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Harvard 1963.69


Lent by the Fogg Art Museum, Harvard University; bequest of Edith J. Purrington (1963.69)

Height: 17 5/16 in. (44 cm.)

Broken and repaired; missing pieces restored and painted.

Theseus and the Minotaur. Theseus, dressed in loincloth with a fillet in his long hair, grasps the horn of the Minotaur with one hand and stabs him with a short sword. The Minotaur falls to one knee, raising one arm to throw a rock. On either side stand a youth and a girl, the companions of Theseus, raising their arms in alarm. Each youth is nude but for a chlamys over his arm; the girls wear peploi, mantles, and fillets in their hair.

On the shoulder: komos. Four pairs of dancing satyrs and maenads. The satyrs are nude and have bushy tails. The maenads wear peploi and have fillets in their hair. Double rows of ivy and corymboi (ivy berries) frame the main panel laterally. Above the shoulder scene, alternately red and black framed tongues.

Red is used in the design areas and to articulate parts of the shape.

Red: the men's hair, the Minotaur's mane, fillets, upper parts of peploi, traces on mantles of girls, loincloth of Theseus, breast of the Minotaur and youth to far right. Two lines running all around the vase at the base of the scene, narrow ridges on the upper and lower edges of the mouth, ends of the half spools attaching the vertical handle to the lip, three narrow mouldings on the foot, line on comes of foot, fillet between base and foot.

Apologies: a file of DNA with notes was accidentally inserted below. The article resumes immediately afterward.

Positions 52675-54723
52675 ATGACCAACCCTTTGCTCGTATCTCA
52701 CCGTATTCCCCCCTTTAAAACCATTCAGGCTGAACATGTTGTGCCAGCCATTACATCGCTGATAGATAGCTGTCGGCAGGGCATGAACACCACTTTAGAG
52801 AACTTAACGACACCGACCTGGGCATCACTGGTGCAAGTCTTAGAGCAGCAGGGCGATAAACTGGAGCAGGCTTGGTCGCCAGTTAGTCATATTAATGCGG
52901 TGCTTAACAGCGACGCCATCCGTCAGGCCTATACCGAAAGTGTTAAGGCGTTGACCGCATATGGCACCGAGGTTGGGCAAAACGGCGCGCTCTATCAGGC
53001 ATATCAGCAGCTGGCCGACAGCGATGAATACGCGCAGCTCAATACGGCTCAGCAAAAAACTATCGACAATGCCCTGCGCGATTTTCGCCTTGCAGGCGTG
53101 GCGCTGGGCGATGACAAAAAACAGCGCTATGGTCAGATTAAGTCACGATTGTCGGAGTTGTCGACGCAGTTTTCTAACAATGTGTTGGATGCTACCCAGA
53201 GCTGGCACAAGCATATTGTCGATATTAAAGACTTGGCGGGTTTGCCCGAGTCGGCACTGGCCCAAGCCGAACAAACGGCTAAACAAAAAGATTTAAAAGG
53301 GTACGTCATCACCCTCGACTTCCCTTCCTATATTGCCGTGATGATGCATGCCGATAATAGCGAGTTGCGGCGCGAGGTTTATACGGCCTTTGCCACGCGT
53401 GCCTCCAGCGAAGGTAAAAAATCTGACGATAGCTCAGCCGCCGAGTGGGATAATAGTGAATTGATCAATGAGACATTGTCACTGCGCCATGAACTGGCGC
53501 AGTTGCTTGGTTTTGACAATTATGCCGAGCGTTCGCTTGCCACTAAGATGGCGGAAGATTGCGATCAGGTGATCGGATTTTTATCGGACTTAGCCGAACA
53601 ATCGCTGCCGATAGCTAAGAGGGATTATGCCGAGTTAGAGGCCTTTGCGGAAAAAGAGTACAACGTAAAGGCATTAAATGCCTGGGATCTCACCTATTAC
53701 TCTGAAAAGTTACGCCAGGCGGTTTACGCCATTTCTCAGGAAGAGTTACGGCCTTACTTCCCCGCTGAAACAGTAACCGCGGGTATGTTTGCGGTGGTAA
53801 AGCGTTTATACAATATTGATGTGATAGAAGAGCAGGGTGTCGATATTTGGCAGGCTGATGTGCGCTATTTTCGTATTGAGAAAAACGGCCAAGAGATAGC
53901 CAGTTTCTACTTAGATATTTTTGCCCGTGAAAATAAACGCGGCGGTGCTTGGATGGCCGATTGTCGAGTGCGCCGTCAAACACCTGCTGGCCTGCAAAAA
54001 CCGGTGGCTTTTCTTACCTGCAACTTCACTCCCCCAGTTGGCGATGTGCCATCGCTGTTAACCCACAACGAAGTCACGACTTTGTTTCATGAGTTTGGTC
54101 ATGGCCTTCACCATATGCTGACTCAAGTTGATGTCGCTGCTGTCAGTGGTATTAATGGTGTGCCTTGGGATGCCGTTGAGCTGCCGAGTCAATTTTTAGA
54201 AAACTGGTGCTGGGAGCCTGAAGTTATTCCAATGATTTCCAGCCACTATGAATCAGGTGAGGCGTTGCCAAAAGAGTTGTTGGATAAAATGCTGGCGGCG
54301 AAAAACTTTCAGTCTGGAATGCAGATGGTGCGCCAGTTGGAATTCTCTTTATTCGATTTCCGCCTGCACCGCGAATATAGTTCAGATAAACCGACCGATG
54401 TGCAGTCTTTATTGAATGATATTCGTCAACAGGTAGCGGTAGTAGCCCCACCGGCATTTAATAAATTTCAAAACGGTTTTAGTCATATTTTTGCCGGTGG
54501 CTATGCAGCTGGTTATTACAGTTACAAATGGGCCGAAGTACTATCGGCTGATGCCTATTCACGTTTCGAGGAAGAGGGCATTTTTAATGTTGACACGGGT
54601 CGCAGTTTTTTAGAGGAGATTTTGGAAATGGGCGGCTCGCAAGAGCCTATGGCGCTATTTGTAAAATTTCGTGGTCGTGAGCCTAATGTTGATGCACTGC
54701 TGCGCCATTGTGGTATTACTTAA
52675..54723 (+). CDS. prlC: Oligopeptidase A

White: traces on female flesh.

Unattributed 550 - 530 B.C.

In shape and in style this hydria is close to two hydriai in the Louvre (Louvre F 38 and Louvre F 39) signed by Timagoras as potter and attributed to the Taleides Painter. The shape with broad belly and sloping shoulder, gently offset, is popular just after the middle of the sixth century. The mouth, handles, and foot which are sturdy and elaborate imply metal work prototypes. The subject, the legendary slaying of the Minotaur which ended the tribute Athens paid to Crete, reached its height of popularity with Attic vase painters during the third quarter of the sixth century. At this time a canonical scheme for its representation was established. This hydria is an excellent example of the canon. The action has lost its vigor and has acquired a ceremonial character. (Compare with Harvard 1960.312 which is more vigorous.)


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